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NOT FINAL UNTIL TIME EXPIRES TO FILE REHEARING
MOTION AND, IF FILED, DETERMINED
IN THE DISTRICT COURT OF APPEAL
OF FLORIDA
SECOND DISTRICT
EFRAIN AREIZAGA,
)
)
Appellant,
)
)
v.
)
Case No. 2D01-5438

)
JODY SPICER,
)
)
Appellee.
)
)
Opinion filed February 7, 2003.
Appeal from the Circuit Court for
Hillsborough County; Charlene E.
Honeywell, Judge.
Efrain Areizaga, pro se.
Ronald S. Reed of Ronald S. Reed,
P.A., Tampa; and Allison M. Perry,
Tampa, for Appellee (Reed and Perry
withdrew before briefing).
No appearance on behalf of Appellee.
ALTENBERND, Chief Judge.
Efrain Areizaga appeals two orders entered in a paternity action he
brought against Jody Spicer. The first order held Mr. Areizaga in civil contempt for
failing to pay one-half of the travel expenses incurred by Ms. Spicer in order to provide

Mr. Areizaga visitation with the parties' minor child. This order required Mr. Areizaga to
pay the outstanding amounts in three equal monthly installments but did not impose any
sanction upon Mr. Areizaga. The second order denied Mr. Areizaga's motion to
disqualify the trial judge. We treat the appeal of the first order as a nonfinal appeal of
an order determining the right to immediate monetary relief in a family law matter
because the order sets a specified amount of money that Mr. Areizaga must pay within
three months for visitation expenses related to the child. See Fla. R. App. P.
9.130(a)(3)(C)(iii). We reverse only that portion of the order that held Mr. Areizaga in
civil contempt. We treat the appeal of the second order as a petition for writ of
prohibition and deny the writ.
Mr. Areizaga brought an action for paternity against Ms. Spicer in April
2000 seeking to establish custody and support for their child. On October 17, 2000, the
trial court entered a temporary order granting Mr. Areizaga certain visitation rights with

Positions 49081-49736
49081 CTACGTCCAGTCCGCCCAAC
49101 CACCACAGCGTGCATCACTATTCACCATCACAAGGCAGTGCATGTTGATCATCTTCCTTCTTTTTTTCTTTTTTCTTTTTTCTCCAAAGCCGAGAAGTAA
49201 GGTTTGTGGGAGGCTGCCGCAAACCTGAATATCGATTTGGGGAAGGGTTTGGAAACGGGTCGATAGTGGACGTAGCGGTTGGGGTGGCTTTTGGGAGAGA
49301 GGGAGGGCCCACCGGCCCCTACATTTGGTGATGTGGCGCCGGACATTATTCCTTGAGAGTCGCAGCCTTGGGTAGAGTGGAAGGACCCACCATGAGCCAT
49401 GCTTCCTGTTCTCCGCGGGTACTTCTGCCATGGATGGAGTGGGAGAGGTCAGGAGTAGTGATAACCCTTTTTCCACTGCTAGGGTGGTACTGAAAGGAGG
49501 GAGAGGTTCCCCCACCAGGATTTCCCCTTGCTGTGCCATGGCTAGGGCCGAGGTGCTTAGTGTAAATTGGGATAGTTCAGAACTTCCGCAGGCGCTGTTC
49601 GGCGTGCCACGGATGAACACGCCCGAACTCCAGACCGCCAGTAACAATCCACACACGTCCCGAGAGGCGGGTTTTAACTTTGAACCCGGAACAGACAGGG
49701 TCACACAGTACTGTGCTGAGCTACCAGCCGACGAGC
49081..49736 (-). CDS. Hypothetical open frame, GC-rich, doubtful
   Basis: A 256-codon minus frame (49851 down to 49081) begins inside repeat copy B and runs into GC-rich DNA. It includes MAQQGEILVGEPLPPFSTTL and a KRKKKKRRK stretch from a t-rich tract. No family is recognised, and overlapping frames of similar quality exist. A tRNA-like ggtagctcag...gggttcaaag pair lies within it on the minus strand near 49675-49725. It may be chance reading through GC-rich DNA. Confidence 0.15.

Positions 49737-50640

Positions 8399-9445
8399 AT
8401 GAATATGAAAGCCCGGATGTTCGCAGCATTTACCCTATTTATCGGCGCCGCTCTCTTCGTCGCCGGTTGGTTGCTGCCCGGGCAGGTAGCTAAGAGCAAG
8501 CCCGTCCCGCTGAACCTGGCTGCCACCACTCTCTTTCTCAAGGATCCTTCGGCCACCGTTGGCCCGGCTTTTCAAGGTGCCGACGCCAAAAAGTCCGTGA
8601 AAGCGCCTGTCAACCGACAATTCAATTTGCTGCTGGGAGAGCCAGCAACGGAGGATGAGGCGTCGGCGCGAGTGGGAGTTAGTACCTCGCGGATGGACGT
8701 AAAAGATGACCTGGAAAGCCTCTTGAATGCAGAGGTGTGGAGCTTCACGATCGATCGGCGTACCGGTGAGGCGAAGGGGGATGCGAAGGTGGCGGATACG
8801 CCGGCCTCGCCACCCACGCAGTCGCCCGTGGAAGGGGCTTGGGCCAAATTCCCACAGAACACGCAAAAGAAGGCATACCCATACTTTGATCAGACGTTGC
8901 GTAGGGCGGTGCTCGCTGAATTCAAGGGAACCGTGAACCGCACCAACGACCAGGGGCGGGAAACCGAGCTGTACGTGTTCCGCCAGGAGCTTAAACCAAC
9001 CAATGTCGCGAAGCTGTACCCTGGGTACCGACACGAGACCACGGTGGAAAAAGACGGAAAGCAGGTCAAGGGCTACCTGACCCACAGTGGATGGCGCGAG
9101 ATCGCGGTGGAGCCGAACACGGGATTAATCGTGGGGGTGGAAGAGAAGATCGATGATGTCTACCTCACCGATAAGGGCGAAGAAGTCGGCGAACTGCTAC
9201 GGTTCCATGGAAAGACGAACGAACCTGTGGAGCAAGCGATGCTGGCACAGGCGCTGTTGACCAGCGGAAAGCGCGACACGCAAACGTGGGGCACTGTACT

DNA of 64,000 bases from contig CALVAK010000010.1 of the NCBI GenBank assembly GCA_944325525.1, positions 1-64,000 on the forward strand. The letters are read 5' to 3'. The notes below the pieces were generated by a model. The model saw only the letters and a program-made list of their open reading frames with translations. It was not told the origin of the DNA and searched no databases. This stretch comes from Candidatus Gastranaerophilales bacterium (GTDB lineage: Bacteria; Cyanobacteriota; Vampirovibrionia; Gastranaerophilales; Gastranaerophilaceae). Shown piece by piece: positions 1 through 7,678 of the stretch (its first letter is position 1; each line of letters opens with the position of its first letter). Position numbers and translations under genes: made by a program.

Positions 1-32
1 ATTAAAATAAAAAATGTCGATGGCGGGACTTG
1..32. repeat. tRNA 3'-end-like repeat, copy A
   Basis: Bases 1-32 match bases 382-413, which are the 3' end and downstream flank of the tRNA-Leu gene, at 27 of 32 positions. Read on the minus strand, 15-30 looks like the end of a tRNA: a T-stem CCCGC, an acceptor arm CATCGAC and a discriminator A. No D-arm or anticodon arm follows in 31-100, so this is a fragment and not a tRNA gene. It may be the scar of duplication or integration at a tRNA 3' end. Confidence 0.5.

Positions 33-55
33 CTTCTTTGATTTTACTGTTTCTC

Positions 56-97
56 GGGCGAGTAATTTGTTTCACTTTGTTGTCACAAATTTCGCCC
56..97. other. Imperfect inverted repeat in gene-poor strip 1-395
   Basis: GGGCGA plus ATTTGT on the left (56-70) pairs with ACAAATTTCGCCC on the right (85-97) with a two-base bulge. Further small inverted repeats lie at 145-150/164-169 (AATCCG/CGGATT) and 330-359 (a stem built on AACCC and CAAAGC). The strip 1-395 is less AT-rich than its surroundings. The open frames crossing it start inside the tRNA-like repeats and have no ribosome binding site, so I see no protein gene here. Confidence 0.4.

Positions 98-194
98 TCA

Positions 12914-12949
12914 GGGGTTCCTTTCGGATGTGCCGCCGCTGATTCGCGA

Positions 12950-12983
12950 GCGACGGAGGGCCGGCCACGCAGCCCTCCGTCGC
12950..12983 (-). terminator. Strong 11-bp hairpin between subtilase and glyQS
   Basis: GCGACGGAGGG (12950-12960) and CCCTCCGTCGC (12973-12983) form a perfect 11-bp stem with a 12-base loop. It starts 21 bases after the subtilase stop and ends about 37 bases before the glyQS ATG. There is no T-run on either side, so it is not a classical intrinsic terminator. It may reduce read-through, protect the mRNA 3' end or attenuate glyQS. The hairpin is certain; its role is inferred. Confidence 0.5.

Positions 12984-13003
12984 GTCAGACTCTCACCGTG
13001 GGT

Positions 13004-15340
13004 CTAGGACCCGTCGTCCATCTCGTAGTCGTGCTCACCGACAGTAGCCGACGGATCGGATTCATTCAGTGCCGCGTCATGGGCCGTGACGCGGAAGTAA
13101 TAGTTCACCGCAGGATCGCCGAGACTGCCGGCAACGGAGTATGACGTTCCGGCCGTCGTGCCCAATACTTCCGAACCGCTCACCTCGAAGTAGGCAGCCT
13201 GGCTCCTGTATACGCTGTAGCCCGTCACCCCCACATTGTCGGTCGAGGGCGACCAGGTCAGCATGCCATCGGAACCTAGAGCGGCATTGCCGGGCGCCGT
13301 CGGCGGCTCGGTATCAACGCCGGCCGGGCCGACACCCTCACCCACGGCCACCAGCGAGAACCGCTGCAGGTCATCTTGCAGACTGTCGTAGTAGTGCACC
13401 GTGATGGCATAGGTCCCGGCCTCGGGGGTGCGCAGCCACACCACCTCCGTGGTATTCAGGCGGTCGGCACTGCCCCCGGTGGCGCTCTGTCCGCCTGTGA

the child. Because the child resides in Texas and is too young to travel alone, the order
required the parties to share equally the significant expenses associated with each
visitation. In September 2001, Ms. Spicer filed a motion for contempt, alleging that Mr.
Areizaga had failed to reimburse her one-half of the visitation expenses for the months
of January, May, and July 2001. This matter was set for hearing on November 1, 2001,
along with a motion filed by Mr. Areizaga seeking to hold Ms. Spicer in contempt.1
At the hearing, Ms. Spicer presented documentation of the expenses she
incurred for the purposes of visitation. She admitted, however, that she had not
1 Ms. Spicer has not cross-appealed or otherwise challenged the provisions in
the order on appeal relating to Mr. Areizaga's motion for contempt.
-2-

provided Mr. Areizaga this documentation or communicated with him directly to seek
reimbursement of these expenses prior to the filing of her motion for contempt.
The trial court entered an order on November 19, 2001, finding Mr.
Areizaga in contempt, setting forth the amount he owed Ms. Spicer for visitation
expenses and requiring him to pay that amount in three equal monthly installments.
The trial court did not impose any other sanctions.
We reverse that part of the order that indicated Mr. Areizaga was in
contempt of court for his failure to pay the travel expenses. The temporary support
order was not clear and definite enough to support a finding of contempt. See
Thompson v. Plowmaker, 681 So. 2d 727 (Fla. 2d DCA 1996). Moreover, because Ms.
Spicer never provided documentation to Mr. Areizaga and never formally requested
payment prior to filing her motion for contempt, there was no evidence Mr. Areizaga's
failure to pay the amounts due was willful.
We affirm the order in all other respects, however. There was competent,
substantial evidence to support the trial court's findings as to the travel expenses
incurred by Ms. Spicer for visitation, and the trial court did not abuse its discretion by
requiring payment of those amounts in three equal monthly installments.
Shortly after the hearing on the motion for contempt, Mr. Areizaga filed a
pro se motion to disqualify the trial judge. The trial court denied the motion to disqualify,
finding the motion was legally insufficient. We treat Mr. Areizaga's appeal of this order
as a petition for writ of prohibition, see Hayslip v. Douglas, 400 So. 2d 553 (Fla. 4th
DCA 1981), and deny the petition. The thirteen paragraphs of allegations in support of
the motion to disqualify the judge related solely to adverse rulings made in regard to the
-3-

motions for contempt. A trial court's prior adverse rulings are not legally sufficient
grounds upon which to base a motion to disqualify. See Hastings v. State, 788 So. 2d
342, 342 (Fla. 5th DCA 2001).
The order of contempt dated November 19, 2001, is affirmed in part,
reversed in part, and remanded to the trial court to strike those portions of the order
finding Mr. Areizaga in contempt of court.
The petition for writ of prohibition is denied.
STRINGER and DAVIS, JJ., Concur.
-4-

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